Last Sunday, a group of Brasenose undergraduates took the law into their own hands and apprehended three women on suspicion of robbery.Duncan Morrison, Matthew Osman and ‘Tricky’ Wilson performed a citizens arrest on three woman who had hidden in and later run from Brasenose.But police later confirmed that no crime had taken place and the women were allowed to go free.“Their brave vigilante action was all in vain,” said Theo Barclay, a Brasenose third year. “We viewed them as college heroes.”Thames Valley police confirmed that they had been contacted by a group of international students who were concerned about the theft of a games console, but explained that a misunderstanding appeared to have taken place.The girls entered Brasenose College, followed by a group of Asian exchange students, one of whom appeared to think they had taken his games console. There the girls caught the attention of Morrison and Osman, who thought that they were acting suspiciously.“We saw these pikeys in college trying to find an exit, going up and down stairs and trying to find a way out,” said Wilson.The group had been led to believe that the girls had taken a games console from one of the exchange students.“Someone beckoned me over and told me they’d stolen something,” said Wilson. “Someone said this girl had a knife.”According to Morrison, it was at this point that the girls became rude and he, along with a growing number of students, led the girls from close to the college library to the lodge area. Morrison took the step of asking the duty porter to step in.The situation escalated and the girls started to act confrontationally towards Morrison. “All I was trying to do was to diffuse the situation and get the poor man’s PSP back”, he said, “it was now that they became a bit more threatening in their behaviour.”One proceeded to push Duncan Morrison and this led the on duty porter to call the police and shut the college gate in order to stop the girls from fleeing.At this moment, the gate was opened by two shocked Brasenose students who saw the girls run past them.Morrison, Osman and Wilson gave chase onto the High Street. Morrison then spotted the girls, approached them and placed them under a citizen’s arrest. Wilson found a police officer who arrested the three girls and thanked the trio for their assistance.However, it later emerged that the police were originally contacted by the exchange students from McDonald’s on Cornmarket Street, and a spokesperson for Thames Valley police outlined that it was their understanding that the students believed a group of three girls had stolen the item.The spokesman added that it transpired that the owner of the console appeared to have simply misplaced the item, and that since there seemed to have been a misunderstanding about the incident, no further action would be taken by the police.On being told that no theft had taken place, ‘Tricky’ Wilson said that he felt “a bit hollow”.“I feel very conned,” he said, “conned by all of them.”But Brasenose students still praised Duncan Morrison’s spontaneous actions. Charlie Marr, a first year History undergraduate, commented, “Duncan displayed chivalrous, brave and courageous behaviour and deserves all the praise he can get.”Morrison explained that he “simply thought that it was the right thing to do.” He added that he was enjoying the praise of his fellow students and that it “was all in a day’s work”.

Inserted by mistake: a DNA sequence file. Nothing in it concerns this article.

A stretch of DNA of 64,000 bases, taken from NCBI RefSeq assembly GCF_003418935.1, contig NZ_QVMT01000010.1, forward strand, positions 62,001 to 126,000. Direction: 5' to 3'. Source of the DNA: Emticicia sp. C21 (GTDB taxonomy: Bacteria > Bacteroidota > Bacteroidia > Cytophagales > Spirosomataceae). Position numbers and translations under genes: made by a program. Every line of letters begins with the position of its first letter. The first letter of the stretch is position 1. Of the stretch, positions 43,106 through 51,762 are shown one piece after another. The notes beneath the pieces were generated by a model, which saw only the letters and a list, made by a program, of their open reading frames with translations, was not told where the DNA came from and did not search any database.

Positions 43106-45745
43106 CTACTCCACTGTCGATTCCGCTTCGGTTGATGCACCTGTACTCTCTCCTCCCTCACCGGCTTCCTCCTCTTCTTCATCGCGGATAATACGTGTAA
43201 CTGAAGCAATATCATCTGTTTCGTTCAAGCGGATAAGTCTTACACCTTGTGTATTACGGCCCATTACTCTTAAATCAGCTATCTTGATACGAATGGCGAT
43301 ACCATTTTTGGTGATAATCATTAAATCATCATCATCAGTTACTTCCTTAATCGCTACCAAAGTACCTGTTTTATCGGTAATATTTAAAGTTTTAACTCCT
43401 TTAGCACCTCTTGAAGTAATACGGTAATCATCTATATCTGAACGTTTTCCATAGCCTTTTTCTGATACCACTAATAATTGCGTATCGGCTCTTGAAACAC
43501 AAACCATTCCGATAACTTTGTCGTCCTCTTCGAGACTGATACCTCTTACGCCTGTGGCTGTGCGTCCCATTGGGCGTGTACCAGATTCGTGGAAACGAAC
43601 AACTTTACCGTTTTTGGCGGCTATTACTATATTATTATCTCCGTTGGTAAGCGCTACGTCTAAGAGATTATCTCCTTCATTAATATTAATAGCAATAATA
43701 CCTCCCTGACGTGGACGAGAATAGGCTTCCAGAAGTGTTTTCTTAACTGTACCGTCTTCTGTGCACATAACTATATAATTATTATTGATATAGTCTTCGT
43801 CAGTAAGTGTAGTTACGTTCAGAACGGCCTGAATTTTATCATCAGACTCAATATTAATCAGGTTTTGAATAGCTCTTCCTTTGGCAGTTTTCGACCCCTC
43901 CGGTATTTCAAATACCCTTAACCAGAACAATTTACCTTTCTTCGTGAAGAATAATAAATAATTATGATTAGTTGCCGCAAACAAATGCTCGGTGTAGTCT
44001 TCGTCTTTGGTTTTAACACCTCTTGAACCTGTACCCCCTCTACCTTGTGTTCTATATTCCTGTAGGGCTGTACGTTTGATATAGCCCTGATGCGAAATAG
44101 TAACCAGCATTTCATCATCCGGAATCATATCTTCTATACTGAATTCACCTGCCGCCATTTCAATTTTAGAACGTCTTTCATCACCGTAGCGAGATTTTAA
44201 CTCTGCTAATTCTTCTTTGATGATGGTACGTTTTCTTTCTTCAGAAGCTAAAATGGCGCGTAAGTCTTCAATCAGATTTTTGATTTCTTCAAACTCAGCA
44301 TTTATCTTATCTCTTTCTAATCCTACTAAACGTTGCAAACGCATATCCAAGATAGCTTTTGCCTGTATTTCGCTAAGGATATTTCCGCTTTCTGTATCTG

By MADDY VITALEBrianna Thomas created a petition on Change.org to give former and current students of the Ocean City school district a forum to air their grievances, concerns and allegations. She did so, she said, to give them an avenue to tell of alleged incidents at the hands of school faculty or fellow students.Thomas, who dropped out of Ocean City High School during the 2011-12 school year, said in an interview with OCNJDaily.com she was “outed” for being a lesbian, which led to bullying during her time in the district.“I like to tell people what I have been through and my experiences, because it may help someone else,” said Thomas, 24, formerly of Ocean City who now lives in Ventnor.Her petition, posted on April 22 on social media, contained a flurry of posts alleging sexual assault, inappropriate student-teacher relationships, bullying, harassment, acts that led to suicide, discrimination and unfair treatment by faculty.No one, other than Thomas, attaches a name to the alleged incidents. She explained that after former students reached out to her, they worked together to create the petition.She said the people who posted wanted to keep their anonymity for personal reasons because some may want to go to authorities, others want to remain unnamed.“Keeping their anonymity is important,” she said.The petition called on the Cape May County Prosecutor’s Office, the State Police and the FBI to look into the allegations outlined in a 6,000-plus word petition with numerous stories by the anonymous posters.On Wednesday night during the Ocean City Board of Education meeting, Thomas read a statement saying, in part, that the district failed its students and urged school officials to do more to help the students.“I have been here before, and I walked away from that call for action trusting that the new plans of the school board would protect students and encourage stricter enforcement of policies,” Thomas said. “I was 19 at that time. I am nearly 25 now. Following the school board meeting in 2015, Dr. (Kathleen) Taylor stated in an email that my experience was one she would never want a student to have.”She said that while she has not come before the board to speak of her issues for six years, she felt compelled to based on allegations of more recent claims.“I am once again before you, with some information that is eerily similar to what I experienced in this school district, and some information that disgusts me and saddens me on an entirely new level,” Thomas said. “These students deserve better.”Later in the meeting, School Board President Joseph Clark said on behalf of the board that the first thing the board did in response to the petition was contact the authorities.“We have read the petition posted on Change.org calling for law enforcement agencies to investigate the allegations in the petition,” Clark said. “We hear you and commend you for exercising your right to free speech and for the courage to petition to have the allegations investigated further.”He noted that the first action taken by the school administration and the board was to contact the Ocean City Police Department regarding the petition.“We have and will continue to fully cooperate and provide access to the police department and or the County Prosecutor’s Office for any impending investigation,” he said.Clark emphasized that while the district can’t change the past, it is “committed to taking additional steps to build upon the programs, trainings, support and intervention services, along with providing the necessary resources, which we have put in place over the past decade to ensure enduring change.”Clark noted that back in 2011, the district brought in professionals to educate the staff about teacher-student relationships, discrimination, boundary limits for staff and harassment.And through the years, partnerships with organizations such as the Ocean City Education Foundation have led to wellness programs and other initiatives to help students.The Ocean City Board of Education and members of the public listen to Brianna Thomas.Meanwhile, Cape May County Prosecutor’s Office Capt. Mike Emmer said that the Prosecutor’s Office is aware of the petition.“We have seen it and we are reviewing the information that is contained in it,” he noted Wednesday. “We request that anyone who has any information on any crimes committed to please contact the Special Victims Unit of the Cape May County Prosecutor’s Office at 609-465-1135.”Days before the Board of Education meeting, and a day after the petition was posted, school officials responded to the petition with a statement.“The Ocean City School District first became aware of the allegations of unsafe and unjust practices at Ocean City High School published in the change.org petition when that page was posted on April 22,” the statement reads. “The District immediately reached out to the Ocean City Police Department to request their review of the allegations and to offer our cooperation in any manner that was necessary.”The statement further states that “the Ocean City Police Department and the Cape May County Prosecutor’s Office are in the process of reviewing the allegations.”“The physical safety and mental well-being of our students have always been among the Ocean City School district’s foremost concerns. The district has consistently maintained and enforced all anti-harassment, intimidation and bullying policies required by the Department of Education, as well as all reporting obligations for any student who is suspected to have been abused, neglected and/or missing.”The statement continues, “Any alleged incidents of harassment, intimidation and bullying are taken seriously and investigated consistent with the New Jersey Anti-Bullying Bill of Rights Act.”In 2015, the district formed an ad-hoc committee on Youth Mental Health to support student wellness in all the schools.Among the more recent steps taken were renovations and transformation of classrooms in the High School and Intermediate School into wellness centers, school officials said.“Ocean City School District takes seriously its responsibility to create a supportive school community,” the statement concluded. “We are committed to fostering a culture that supports the whole student and ensures each student’s safety, security and mental and physical health.”Ocean City High School Brianna Thomas, of Ventnor, addresses the Board of Education about a petition she started alleging wrongdoing in the school district. (Photos courtesy of Martin Fiedler, Just Right TV Productions)